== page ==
# General formulation of Distribution Functions

Recall the expression for the configurational partition function:

$Z_N = \int d{\textbf r}_1\cdots d{\textbf r}_N e^{-\beta U(r_1,...,r_N)}$

Suppose that the potential $$U$$ can be written as a sum of two contributions

$U({{\textbf r}_1,...,{\textbf r}_N}) = U_0({{\textbf r}_1,...,{\textbf r}_N}) + U_1({{\textbf r}_1,...,{\textbf r}_N})$

where $$U_1$$ is, in some sense, small compared to $$U_0$$. An extra bonus can be had if the partition function for $$U_0$$ can be evaluated analytically.

Let

$Z_N{^{(0)}}= \int {d{\textbf r}_1\cdots d{\textbf r}_N}e^{-\beta U_0({r_1,...,r_N})}$

Then, we may express $$Z_N$$ as

$Z_N= {Z_N{^{(0)}}\over Z_N{^{(0)}}}\int d{\textbf r}_1\cdots d{\textbf r}_Ne^{-\beta U_0(r_1,...,r_N)}e^{-\beta U_1(r_1,...,r_N)}$

$= Z_N{^{(0)}}\langle e^{-\beta U_1(r_1,...,r_N)}\rangle_0$

where $$\langle \cdots \rangle _0$$ means average with respect to $$U_0$$ only. If $$U_1$$ is small, then the average can be expanded in powers of $$U_1$$:

$\langle e^{-\beta U_1}\rangle_0 = \underline { 1 - \beta \langle U_1\rangle_0 +{\beta^2 \over 2!} \langle U_1^2 \rangle_0 - {\beta^3 \over 3!}\langle U_1^3 \rangle_0 +\cdots}$

$=\underline { \sum_{k=0}^{\infty} {(-\beta)^k \over k!}\langle U_1^k \rangle_0}$

The free energy is given by

$A(N,V,T) = -{1 \over \beta}\ln \left({Z_N \over N!\lambda^{3N}}\right) = -{1 \over \beta}\ln \left({Z_N^{(0)} \over N!\lambda^{3N}}\right)-- {1 \over \beta}\ln \langle e^{-\beta U_1}\rangle_0$

Separating $$A$$ into two contributions, we have

$A(N,V,T) = A{^{(0)}}(N,V,T) + A{^{(1)}}(N,V,T)$

where $$A^{(0)}$$ is independent of $$U_1$$ and is given by

$A{^{(0)}}(N,V,T) = -{1 \over \beta}\ln \left({Z_N{^{(0)}}\over N!\lambda^{3N}}\right)$

and

 $$A{^{(1)}}(N,V,T)$$ $$-{1 \over \beta}\ln \langle e^{-\beta U_1}\rangle_0$$ $$-{1 \over \beta}\ln \langle \sum_{k=0}^{\infty}{(-\beta)^k \over k!}\langle U_1^k \rangle_0$$

We wish to develop an expansion for $$A^{(1)}$$ of the general form

$A{^{(1)}}= \sum_{k=1}^{\infty} {(-\beta)^{k-1} \over k!}\omega_k$

where $$\underline {\omega _k}$$ are a set of expansion coefficients that are determined by the condition that such an expansion be consistent with $$\ln\langle \sum_{k=0}^{\infty} (-\beta)^k \langle U_1^k\rangle_0 /k!$$.

Using the fact that

$\ln(1+x) = \sum_{k=1}^{\infty} (-1)^{k-1} {x^k \over k}$

we have that

 $$-{1 \over \beta}\ln \left(\sum_{k=0}^{\infty}{(-\beta)^k \over k!} \langle U_1^k \rangle_0\right)$$ $$-{1 \over \beta}\ln \left(1 + \sum_{k=0}^{\infty}{(-\beta)^k \over k!} \langle U_1^k \rangle_0\right)$$ $$\underline { -{1 \over \beta}\sum_{k=1}^{\infty}(-1)^{k-1}{1 \over k}\left(\sum_{l=1}^{\infty}{(-\beta)^l \over l!}\langle U_1^l\rangle_0\right)^k }$$

Equating this expansion to the proposed expansion for $$A^{(1)}$$, we obtain

$\sum_{k=1}^{\infty}(-1)^{k-1}{1 \over k}\left(\sum_{l=1}^{\infty} {(-\beta)^l \over l!} \langle U^l_1 \rangle _0\right)^k = \sum_{k=1}^{\infty} (-\beta)^k {\omega_k \over k!}$
This must be solved for each of the undetermined parameters $$\underline {\omega_k}$$, which can be done by equating like powers of $$\beta$$ on both sides of the equation. Thus, from the $$\beta ^1$$ term, we find, from the right side:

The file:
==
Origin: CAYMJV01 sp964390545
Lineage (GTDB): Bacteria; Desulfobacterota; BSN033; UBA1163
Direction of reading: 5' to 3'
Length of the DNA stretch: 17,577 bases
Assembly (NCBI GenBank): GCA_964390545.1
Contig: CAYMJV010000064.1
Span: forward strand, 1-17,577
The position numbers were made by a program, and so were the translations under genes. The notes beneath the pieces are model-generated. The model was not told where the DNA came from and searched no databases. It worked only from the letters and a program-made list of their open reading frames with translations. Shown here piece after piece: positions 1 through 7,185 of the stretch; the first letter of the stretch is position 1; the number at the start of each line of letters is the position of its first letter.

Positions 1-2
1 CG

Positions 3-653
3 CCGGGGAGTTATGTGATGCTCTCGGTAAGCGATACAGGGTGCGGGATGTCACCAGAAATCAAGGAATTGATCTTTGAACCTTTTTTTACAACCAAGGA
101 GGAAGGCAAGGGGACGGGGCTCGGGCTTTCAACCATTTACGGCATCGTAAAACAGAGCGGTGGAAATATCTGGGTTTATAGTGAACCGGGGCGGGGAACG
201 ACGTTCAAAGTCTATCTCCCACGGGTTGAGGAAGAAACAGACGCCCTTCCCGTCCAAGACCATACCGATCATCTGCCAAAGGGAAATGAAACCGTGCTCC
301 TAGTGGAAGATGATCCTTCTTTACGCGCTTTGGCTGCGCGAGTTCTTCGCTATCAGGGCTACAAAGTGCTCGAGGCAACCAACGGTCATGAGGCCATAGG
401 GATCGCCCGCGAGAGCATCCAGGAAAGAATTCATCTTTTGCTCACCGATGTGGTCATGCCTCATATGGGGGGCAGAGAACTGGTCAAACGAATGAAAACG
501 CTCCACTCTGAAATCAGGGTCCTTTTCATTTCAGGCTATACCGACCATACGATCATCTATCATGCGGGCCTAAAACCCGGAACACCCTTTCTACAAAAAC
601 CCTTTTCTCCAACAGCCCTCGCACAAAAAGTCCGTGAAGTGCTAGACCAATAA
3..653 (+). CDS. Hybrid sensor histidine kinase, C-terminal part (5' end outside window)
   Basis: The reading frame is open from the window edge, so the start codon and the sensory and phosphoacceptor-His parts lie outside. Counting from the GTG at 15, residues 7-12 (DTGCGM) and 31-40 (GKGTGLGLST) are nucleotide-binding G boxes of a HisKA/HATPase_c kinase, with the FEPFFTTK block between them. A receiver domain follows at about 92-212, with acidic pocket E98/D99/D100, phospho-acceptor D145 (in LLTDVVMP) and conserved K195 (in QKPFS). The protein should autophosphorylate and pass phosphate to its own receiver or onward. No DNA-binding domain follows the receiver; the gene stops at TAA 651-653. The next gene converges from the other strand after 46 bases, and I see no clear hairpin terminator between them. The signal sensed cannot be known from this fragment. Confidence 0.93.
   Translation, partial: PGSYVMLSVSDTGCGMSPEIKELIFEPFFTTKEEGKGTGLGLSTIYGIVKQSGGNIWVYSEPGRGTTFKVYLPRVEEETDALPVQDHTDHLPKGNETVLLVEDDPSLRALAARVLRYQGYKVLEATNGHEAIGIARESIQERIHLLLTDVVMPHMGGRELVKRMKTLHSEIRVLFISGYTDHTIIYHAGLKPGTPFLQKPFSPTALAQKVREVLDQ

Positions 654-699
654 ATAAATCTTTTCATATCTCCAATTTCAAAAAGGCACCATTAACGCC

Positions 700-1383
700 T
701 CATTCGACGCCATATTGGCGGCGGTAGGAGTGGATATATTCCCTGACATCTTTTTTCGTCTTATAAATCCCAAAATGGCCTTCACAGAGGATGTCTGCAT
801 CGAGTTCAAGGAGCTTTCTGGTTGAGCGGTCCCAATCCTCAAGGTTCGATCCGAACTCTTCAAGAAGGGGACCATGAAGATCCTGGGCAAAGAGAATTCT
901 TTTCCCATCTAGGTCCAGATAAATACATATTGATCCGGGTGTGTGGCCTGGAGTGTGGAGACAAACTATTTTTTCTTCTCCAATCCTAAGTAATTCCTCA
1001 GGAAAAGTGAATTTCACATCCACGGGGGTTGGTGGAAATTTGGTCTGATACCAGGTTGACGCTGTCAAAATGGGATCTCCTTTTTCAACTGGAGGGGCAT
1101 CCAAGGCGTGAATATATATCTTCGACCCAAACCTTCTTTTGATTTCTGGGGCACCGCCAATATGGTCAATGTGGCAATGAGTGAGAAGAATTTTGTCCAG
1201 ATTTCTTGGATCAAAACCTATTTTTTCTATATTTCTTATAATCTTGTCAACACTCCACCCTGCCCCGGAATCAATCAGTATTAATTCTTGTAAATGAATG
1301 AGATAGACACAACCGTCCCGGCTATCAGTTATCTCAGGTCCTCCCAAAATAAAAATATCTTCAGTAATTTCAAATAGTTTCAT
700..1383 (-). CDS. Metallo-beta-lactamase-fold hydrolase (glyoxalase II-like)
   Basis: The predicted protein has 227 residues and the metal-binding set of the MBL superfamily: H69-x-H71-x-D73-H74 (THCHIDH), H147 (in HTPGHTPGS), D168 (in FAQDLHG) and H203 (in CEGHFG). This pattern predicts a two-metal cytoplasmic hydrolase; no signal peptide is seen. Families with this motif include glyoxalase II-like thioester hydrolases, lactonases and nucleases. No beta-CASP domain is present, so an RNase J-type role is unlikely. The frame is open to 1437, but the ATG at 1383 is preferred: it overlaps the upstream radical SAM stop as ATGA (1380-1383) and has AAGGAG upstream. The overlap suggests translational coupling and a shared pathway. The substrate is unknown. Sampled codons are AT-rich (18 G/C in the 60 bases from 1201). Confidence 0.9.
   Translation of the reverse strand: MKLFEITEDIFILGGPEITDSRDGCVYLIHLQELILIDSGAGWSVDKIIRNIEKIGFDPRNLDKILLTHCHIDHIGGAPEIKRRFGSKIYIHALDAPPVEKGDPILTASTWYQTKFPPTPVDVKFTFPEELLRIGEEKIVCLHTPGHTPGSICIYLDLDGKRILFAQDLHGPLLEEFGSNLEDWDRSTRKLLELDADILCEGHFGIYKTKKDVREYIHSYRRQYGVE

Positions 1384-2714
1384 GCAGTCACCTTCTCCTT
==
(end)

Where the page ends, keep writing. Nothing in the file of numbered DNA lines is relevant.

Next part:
${\rm Right\ Side}:\;\;\;-{\beta \omega_1 \over 1!}$

and from the left side, the $$j = 1$$ and $$k = 1$$ term contributes:

${\rm Left\ Side}:\;\;\;-{\beta \langle U_1 \rangle_0 \over 1!}$

from which it can be easily seen that

$\omega_1 = \langle U_1 \rangle_0$

Likewise, from the $$\beta ^2$$ term,

${\rm Right\ Side}:\;\;\; {\beta^2 \over 2!}\omega_2$

and from the left side, we see that the $$l = 1, k = 2$$ and $$l = 2, k = 1$$ terms contribute:

${\rm Left\ Side}:\;\;\; {\beta^2 \over 2}\left(\langle U_1^2 \rangle_0- \langle U_1 \rangle_0^2\right)$

Thus,

$\omega_2 = \langle U_1^2 \rangle_0 -\langle U_1\rangle_0^2$

For $$\beta ^3$$, the right sides gives:

${\rm Right\ Side}:\;\;\; -{\beta^3 \over 3!}\omega_3$

the left side contributes the $$l = 1, k = 3, k = 2, l = 2$$ and $$l = 3, k = 1$$ terms:

${\rm Left\ Side}: -{\beta^3 \over 6}\langle U_1^3 \rangle + (-1)^2 {1 \over 3}(-\beta \langle U_1\rangle _0 )^3 - {1 \over 2} \left ( -\beta \langle U_1 \rangle _0 + {1 \over 2}\beta^2\langle U_1^2 \rangle\right)^2$

Thus,

$\omega_3 = \langle U_1^3 \rangle_0 + 2\langle U_1 \rangle_0^3- 3\langle U_1 \rangle_0\langle U_1^2 \rangle_0$

Now, the free energy, up to the third order term is given by

 $$A$$ $$\underline { A{^{(0)}}+ \omega_1 - {\beta \over 2}\omega_2 + {\beta^2 \over 6}\omega_3 \cdots}$$ $$-{1 \over \beta}\ln \left({Z_N{^{(0)}}\over N! \lambda^{3N}}\right) + \langle U_1 \rangle_0 - {\beta \over 2} \left \langle U_1^2 \rangle_0 - \langle U_1\rangle _0^2 \right ) + {\beta^2 \over 6} \left (\langle U_1^3 \rangle - 3 \langle U_1 \rangle _0\langle U_1^2 \rangle_0 + 2\langle U_1 \rangle_0^3 \right)+ \cdots$$

In order to evaluate $$\langle U_1 \rangle _0$$, suppose that $$U_1$$ is given by a pair potential

$U_1({{\bf r}_1,...,{\bf r}_N}) = {1 \over 2}\sum_{i\neq j}u_1(\vert{\bf r}_i - {\bf r}_j\vert)$

Then,

 $$\langle U_1 \rangle_0$$ $${1 \over Z_N{^{(0)}}}\int {d{\textbf r}_1\cdots d{\textbf r}_N}{1 \over 2} \sum_{i \ne j} u_1(\vert{\textbf r}_i-{\textbf r}_j\vert)e^{-\beta U_0( r_1,...,r_N)}$$ $$\underline { {N(N-1) \over 2 Z_N{^{(0)}}}\int d{\textbf r}_1 d{text\bf r}_2 u_1(\vert r_1 - r_2 \vert)\int d{\textbf r}_3\cdots d{\textbf r}_Ne^{-\beta U_0({{\bf r}_1,...,{\bf r}_N})} }$$ $$\underline { {N^2 \over 2V^2}\int d{\textbf r}_1 d{\textbf r}_2 u_1(\vert {\textbf r}_1-{\textbf r}_2\vert) g_0^{(2)}({\textbf r}_1,{\textbf r}_2)}$$ $$\underline { {\rho^2 V \over 2}\int_0^{\infty}4\pi r^2 u_1(r)g_0(r)dr }$$

The free energy is therefore given by

$A(N,V,T) = -{1 \over \beta}\ln\left({Z_N^{(0)} \over N! \lambda ^{3N} } \right ) + {1 \over 2} \rho ^2 V \int _0^{\infty} 4 \pi r^2 u_1 (r) g_0 (r) dr - {\beta \over 2} \left ( \langle U_1^2 \rangle_0 - \langle U_1 \rangle_0^2\right)\cdots$